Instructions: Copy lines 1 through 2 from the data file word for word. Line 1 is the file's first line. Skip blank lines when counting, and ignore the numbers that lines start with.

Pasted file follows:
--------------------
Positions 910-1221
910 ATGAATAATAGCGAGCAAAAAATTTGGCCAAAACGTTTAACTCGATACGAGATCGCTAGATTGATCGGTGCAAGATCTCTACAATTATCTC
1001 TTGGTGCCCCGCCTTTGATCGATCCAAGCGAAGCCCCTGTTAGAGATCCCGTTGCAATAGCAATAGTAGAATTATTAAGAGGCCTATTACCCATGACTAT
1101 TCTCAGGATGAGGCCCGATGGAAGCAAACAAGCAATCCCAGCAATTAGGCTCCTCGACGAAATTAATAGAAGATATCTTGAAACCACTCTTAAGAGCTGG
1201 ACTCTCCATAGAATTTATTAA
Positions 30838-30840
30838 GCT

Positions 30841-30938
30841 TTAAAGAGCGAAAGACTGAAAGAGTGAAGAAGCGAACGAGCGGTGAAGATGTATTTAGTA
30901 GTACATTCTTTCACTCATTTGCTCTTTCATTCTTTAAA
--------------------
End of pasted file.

Positions 910-1221
910 ATGAATAATAGCGAGCAAAAAATTTGGCCAAAACGTTTAACTCGATACGAGATCGCTAGATTGATCGGTGCAAGATCTCTACAATTATCTC